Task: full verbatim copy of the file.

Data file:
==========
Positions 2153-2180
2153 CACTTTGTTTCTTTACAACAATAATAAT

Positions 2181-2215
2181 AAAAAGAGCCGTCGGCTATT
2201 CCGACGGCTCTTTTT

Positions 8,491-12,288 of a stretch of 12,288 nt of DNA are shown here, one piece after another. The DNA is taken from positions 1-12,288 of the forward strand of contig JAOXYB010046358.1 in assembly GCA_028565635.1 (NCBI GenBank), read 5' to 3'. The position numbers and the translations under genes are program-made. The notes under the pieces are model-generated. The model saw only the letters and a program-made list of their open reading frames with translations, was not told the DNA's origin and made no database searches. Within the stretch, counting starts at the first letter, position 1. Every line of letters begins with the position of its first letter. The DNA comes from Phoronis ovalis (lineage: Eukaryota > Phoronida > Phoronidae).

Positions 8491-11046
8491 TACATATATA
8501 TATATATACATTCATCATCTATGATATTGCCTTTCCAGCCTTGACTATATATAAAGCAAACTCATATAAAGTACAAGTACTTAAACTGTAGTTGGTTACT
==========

Positions 2153-2180
2153 CACTTTGTTTCTTTACAACAATAATAAT

Positions 2181-2215
2181 AAAAAGAGCCGTCGGCTATT
2201 CCGACGGCTCTTTTT

Positions 8,491-12,288 of a stretch of 12,288 nt of DNA are shown here, one piece after another. The DNA is taken from positions 1-12,288 of the forward strand of contig JAOXYB010046358.1 in assembly GCA_028565635.1 (NCBI GenBank), read 5' to 3'. The position numbers and the translations under genes are program-made. The notes under the pieces are model-generated. The model saw only the letters and a program-made list of their open reading frames with translations, was not told the DNA's origin and made no database searches. Within the stretch, counting starts at the first letter, position 1. Every line of letters begins with the position of its first letter. The DNA comes from Phoronis ovalis (lineage: Eukaryota > Phoronida > Phoronidae).

Positions 8491-11046
8491 TACATATATA
8501 TATATATACATTCATCATCTATGATATTGCCTTTCCAGCCTTGACTATATATAAAGCAAACTCATATAAAGTACAAGTACTTAAACTGTAGTTGGTTACT